A new exhibition sees 90 artists tasked with creating an original piece using envelopes
Couriers of Hope – presented by Port City Creative Guild – brings together ten local museums and galleries in California’s Long Beach. Each of which has selected a group of artists to explore the idea of hope.
- Ayla Angelos
- 22 January 2021
- Reading Time
- 2 minute read
Couriers of Hope is a newly launched art exhibition presented by Port City Creative Guild, an initiative of Creative Class Collective, the non-profit arm of the multicultural agency Intertrend that’s supported by JAG Molina Family Foundation Fund. The second of the guild’s exhibits, this one sees ten local museums and galleries in California’s Long Beach come together to present over 120 pieces of original, small-scale artworks from over 90 artists. All of which are themed on the topic of hope and created using mailing envelopes.
With an aim to connect artists to communities, nurture the appreciation of art and raise awareness of art organisations, Couriers of Hope is a mammoth collaborative project. The artists involved include Yoskay Yamamoto, Aaron De La Cruz, Rosanne Kang Jovanovski, Christina Catherine Martinez and Kristoffersen San Pablo among many others. Each artist has been briefed to create an original piece on new or found envelopes, a nod to the mail art movement of the 1960s and a reference to the importance of connection during such tremulous times.
As such, Couriers of Hope is a welcomed turn away from digital communication and an invitation to virtually view some astounding works at Port City Creative Guild. The show will also be on view at the Psychic Temple of the Holy Kiss, located in downtown Long Beach, and is running from 19 January – 28 February following the Covid-19 requirements.
The galleries included in the exhibition include Long Beach Museum of Art, Creative Arts Coalition to Transform Urban Space, Flatline, Inspired LBC, The Icehouse x Ink and Drink Long Beach, Arts Council Long Beach, Carolyn Campagna Kleefeld Contemporary Art Museum (CSULB), Pacific Island Ethnic Art Museum, Compound LBC and the Creative Class Collective. Each has selected a group of artists to explore the idea of hope and then transform an envelope into a readily available, small-scale piece of art.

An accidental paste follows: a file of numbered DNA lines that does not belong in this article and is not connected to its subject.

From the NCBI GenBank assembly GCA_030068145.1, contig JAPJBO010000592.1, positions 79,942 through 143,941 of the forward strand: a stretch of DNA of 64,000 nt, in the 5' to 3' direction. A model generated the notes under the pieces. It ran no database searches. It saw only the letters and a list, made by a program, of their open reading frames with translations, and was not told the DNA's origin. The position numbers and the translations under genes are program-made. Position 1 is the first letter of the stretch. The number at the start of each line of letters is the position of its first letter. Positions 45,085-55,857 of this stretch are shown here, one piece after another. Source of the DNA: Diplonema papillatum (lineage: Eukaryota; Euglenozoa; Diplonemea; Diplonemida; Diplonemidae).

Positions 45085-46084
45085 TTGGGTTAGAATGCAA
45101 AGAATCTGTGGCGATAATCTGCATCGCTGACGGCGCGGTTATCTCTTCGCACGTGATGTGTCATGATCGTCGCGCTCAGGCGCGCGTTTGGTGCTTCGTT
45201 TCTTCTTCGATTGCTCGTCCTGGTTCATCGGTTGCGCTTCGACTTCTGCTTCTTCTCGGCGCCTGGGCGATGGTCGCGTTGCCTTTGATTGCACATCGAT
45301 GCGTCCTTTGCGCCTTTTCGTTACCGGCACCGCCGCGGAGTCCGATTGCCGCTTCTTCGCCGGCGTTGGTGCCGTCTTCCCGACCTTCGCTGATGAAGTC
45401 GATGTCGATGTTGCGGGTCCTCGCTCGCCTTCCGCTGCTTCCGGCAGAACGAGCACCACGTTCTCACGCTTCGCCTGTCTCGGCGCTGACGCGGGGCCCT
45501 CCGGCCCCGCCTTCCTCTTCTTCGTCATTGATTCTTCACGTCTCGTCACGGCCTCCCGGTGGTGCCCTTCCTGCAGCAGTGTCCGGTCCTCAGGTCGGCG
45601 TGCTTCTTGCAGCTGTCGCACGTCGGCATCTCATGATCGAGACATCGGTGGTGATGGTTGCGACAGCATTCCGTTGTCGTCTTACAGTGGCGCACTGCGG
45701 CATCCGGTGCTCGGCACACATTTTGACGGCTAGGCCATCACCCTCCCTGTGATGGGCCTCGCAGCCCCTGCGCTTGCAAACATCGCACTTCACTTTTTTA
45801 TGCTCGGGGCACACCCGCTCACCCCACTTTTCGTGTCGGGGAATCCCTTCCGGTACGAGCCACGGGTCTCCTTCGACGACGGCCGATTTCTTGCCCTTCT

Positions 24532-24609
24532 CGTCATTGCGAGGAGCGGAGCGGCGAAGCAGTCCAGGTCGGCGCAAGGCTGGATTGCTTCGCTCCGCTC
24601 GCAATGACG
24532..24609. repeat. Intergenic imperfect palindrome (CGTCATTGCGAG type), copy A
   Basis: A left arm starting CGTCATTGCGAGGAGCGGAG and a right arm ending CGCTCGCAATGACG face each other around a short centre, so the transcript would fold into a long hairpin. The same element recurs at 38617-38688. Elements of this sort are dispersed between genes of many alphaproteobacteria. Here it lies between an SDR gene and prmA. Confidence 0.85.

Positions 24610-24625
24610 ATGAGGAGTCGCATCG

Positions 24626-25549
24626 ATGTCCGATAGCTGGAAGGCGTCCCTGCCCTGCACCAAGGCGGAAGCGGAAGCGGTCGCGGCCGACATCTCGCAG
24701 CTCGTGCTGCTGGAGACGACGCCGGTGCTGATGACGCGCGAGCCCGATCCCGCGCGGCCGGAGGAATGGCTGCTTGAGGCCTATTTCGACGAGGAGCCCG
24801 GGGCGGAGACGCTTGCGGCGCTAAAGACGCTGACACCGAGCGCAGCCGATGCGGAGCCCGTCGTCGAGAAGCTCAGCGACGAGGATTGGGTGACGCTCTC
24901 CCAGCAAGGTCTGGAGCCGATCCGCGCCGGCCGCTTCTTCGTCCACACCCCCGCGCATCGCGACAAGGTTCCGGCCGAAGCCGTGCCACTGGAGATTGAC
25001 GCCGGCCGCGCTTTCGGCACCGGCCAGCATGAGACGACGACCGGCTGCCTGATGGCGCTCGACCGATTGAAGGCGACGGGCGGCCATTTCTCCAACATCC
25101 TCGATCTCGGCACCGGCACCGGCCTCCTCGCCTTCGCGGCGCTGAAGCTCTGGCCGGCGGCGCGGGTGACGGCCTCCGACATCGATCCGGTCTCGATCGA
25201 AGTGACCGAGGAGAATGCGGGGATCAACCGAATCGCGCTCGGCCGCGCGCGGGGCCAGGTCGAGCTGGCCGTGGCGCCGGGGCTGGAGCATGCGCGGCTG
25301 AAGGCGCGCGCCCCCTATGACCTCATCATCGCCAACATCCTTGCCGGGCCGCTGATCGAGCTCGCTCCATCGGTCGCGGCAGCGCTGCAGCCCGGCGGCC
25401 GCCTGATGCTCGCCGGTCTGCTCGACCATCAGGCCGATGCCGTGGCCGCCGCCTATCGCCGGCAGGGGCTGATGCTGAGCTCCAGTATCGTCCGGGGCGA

Not only does the exhibition bring a dose of optimism, but it also plans to foster an appreciation of art collection – specifically focusing on young people. As such, all of the works in the show are available for acquisition solely through trading with LBUSD students. This means that the students who wish to acquire a piece of art will first create their own artistic response to the exhibition’s theme, and then trade it with one of the artists involved. Port City Creative Guild is collaboratively working with school teachers in order to provide art kits for all participating students.
“What brings you hope? What are you hoping for? How do you picture hope?” These questions are posed by Port City Creative Guild in the exhibition’s announcement, and are indeed the pillars of the wonderful works involved in the show. After what’s been a difficult year, to say the least, Couriers of Hope is a gentle distraction from it all – not just for the audience, but for the artists and LBUSD students too.
Port City Creative Guild: Couriers of Hope. Catherine Kaleel, The Shut In Society. (Copyright © Catherine Kaleel, 2021)
About the Author
Ayla was an editorial assistant back in June 2017 and has continued to work with us on a freelance basis. She has spent the last seven years as a journalist, and covers a range of topics including photography, art and graphic design. Feel free to contact Ayla with any stories or new creative projects.